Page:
There are other LCMS congregations with similarly demonstrated pull factors: Redeemer Lutheran in Fort Wayne, Ind.; Good Shepherd Lutheran in Boise, Id.;  Faith Lutheran in Plano, Tex.; Grace Lutheran in Clarksville, Tenn. This kind of place is where the new Saxons have already begun to pilot themselves, with one significant difference: They do not need to build intentional communities from the ground up. Their ancestors did.

The LCMS in its boom years erected an institutional and cultural infrastructure that is now ours to steward. It includes financial and insurance institutions; the biggest Protestant school system in the country; a formal publisher and various media operations; real estate; and numerous auxiliaries concerned with diverse aspects of human care. The question we should frame in words is how to make the most of what has been handed down to us. This will require a realistic and truly synodical perspective. It has already included downsizing. Three Concordia colleges have closed in the past four years (arguably the three least culturally Lutheran), and there have been other closures in recent decades. But downsizing is not collapse. Resourcefulness and perspective, flexibility qualified by wisdom, make the difference between calamity and continuity.

I speak as a descendant of new Saxons, rather than historical ones. My father’s family left theologically drifting Methodism in the 1950s to join a Lutheran church after hearing robust theology from The Lutheran Hour radio show. My mother’s de-churched family, wary of increasing secularism in public schools in the 1960s, was referred to a Lutheran school by a member of the John Birch Society in Rockford. (This stung a relative, who couldn’t understand why, if the Swedish family was going to return to its Lutheran heritage, it would choose “that German church.”) I do not have an ancestor on the manifest of the Saxons’ five brave vessels, but they are surely my spiritual fathers and mothers. They built the churches that have become my family’s home.

This is not to push denomination-hopping. Becoming a Lutheran for the social benefits would be . . . unusual (see the second paragraph above—we’re just not for everyone). But Christians need not feel that acting on the better insights of the Benedict Option means turning their apartments into catacombs, or sniffing out a celebrity pastor who won’t let us down like the last guy. Before resolving to survive the negative world by starting a new church, it would be wise to see what is going on with old ones. It takes perspicacity to envision what an established parish might become if its distinctive features were received as instructive or advantageous, rather than vestigial or bizarre. A congregation with solid dogmatics, real connections to a whole lot of other deep-rooted congregations, and over a century of life is worthy of serious consideration. It has survived complete turnovers of its leadership and membership, while surrounded by external cultural convulsion.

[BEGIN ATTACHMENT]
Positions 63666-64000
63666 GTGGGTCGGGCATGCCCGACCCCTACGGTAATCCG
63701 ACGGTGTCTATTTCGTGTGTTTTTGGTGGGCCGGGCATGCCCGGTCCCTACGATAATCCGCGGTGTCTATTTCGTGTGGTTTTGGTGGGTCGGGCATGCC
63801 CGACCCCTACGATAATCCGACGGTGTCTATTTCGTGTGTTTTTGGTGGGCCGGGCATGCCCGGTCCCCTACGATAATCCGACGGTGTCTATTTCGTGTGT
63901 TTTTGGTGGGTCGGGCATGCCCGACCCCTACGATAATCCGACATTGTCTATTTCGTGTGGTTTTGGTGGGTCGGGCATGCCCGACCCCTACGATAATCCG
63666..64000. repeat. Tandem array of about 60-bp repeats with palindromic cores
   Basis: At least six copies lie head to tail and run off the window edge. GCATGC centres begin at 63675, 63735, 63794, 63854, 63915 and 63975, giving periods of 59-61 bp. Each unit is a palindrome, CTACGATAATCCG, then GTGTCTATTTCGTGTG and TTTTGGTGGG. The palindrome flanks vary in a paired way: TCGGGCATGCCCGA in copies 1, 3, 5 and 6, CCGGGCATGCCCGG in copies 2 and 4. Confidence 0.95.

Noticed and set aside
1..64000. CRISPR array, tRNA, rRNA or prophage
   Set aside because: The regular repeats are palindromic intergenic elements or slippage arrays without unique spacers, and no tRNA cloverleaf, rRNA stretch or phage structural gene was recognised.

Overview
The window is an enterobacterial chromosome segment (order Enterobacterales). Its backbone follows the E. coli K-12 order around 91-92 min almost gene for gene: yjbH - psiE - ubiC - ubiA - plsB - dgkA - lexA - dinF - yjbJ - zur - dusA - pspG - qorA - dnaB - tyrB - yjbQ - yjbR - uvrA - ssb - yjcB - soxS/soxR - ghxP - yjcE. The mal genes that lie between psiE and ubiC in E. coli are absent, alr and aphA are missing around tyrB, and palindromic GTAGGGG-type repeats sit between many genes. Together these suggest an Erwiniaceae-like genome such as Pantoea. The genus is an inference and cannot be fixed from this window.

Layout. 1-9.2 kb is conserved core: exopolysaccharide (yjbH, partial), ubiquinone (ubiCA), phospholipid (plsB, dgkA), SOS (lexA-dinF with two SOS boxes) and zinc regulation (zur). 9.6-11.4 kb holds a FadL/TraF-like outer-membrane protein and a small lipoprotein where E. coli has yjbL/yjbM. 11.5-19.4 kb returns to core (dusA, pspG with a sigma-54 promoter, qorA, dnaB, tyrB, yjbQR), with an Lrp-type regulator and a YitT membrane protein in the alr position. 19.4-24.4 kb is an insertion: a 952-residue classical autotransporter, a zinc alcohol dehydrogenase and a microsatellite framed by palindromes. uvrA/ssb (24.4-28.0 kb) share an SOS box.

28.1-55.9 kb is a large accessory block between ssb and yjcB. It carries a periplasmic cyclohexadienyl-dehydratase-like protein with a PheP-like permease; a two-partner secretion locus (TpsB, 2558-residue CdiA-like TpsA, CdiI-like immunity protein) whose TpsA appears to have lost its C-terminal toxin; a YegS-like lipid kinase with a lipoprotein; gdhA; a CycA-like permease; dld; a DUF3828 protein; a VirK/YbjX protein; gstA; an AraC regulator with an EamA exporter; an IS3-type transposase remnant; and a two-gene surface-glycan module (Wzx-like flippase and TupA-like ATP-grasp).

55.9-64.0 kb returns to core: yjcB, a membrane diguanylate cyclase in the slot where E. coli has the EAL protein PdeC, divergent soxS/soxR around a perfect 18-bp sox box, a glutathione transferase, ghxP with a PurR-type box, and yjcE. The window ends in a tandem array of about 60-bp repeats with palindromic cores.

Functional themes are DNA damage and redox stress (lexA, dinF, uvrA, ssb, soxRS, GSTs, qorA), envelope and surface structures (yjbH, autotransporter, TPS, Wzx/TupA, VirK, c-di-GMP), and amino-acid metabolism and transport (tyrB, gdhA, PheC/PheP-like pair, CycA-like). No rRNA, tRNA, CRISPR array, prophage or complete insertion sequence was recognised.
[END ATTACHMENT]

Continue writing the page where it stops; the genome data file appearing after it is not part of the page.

The Saxons were a community without a place. The new Saxons—Christians facing increasing social displacement—must choose between appealing places drained of devout community, or unfamiliar places with existing Christian communities. Leaving a place is no small thing. At the same time, a neighborhood that has changed from friendly to hostile is not the place it used to be. Once, being the only family on the block that went to Trinity Lutheran on Sunday morning was no big deal. Chances are now that the other families aren’t simply attending different churches. They are two generations into attending no church at all; to having children whose moral compass orients to “Be a Nice Human,” and whose deepest mythos is the Mandalorian.

This calls for wisdom. Palliating a declining congregation with one’s own strength and presence may be a form of keeping the 4th commandment. And any congregation that closes leaves a locality in need of Gospel proclamation, which may call for a new church plant. However, Christians whose situation requires or allows resettling should have church as the highest priority, and think carefully about how to secure themselves within a faithful congregation. For their own sake and for the sake of the church, mobile Christians would do well to consider anchored parishes where their own energy can fortify the body. All of life’s variable demands are best met around that center.

As the forces of history act upon Christians, pastors and committed laity will naturally flow toward the country’s strongest regions and congregations. Stable parishes will increasingly stand out as places where faith and virtue resonate through their broader communities, creating a less negative micro-world for practicing Christians. They will be just what new Saxons are looking for. Historically rooted church bodies with advantages of material and social infrastructure, a culture of commitment to the church, and generations of survival without loss of identity have an opportunity here. They have been uniquely equipped by their forbears, whose devotion manifested itself as sacrifice and labor to find and build a positive world for their children. Blessed are we who get to live in it, and follow their example.

*Image Credit: Pixabay

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Rebekah Curtis

Rebekah Curtis is coauthor of LadyLike (Concordia 2015). Her writing can be found online at The American Conservative, Public Discourse, and First Things, and in print for Chronicles, Touchstone, Modern Reformation, and a variety of Lutheran publications. Her day job is housewife, church lady, and school mom.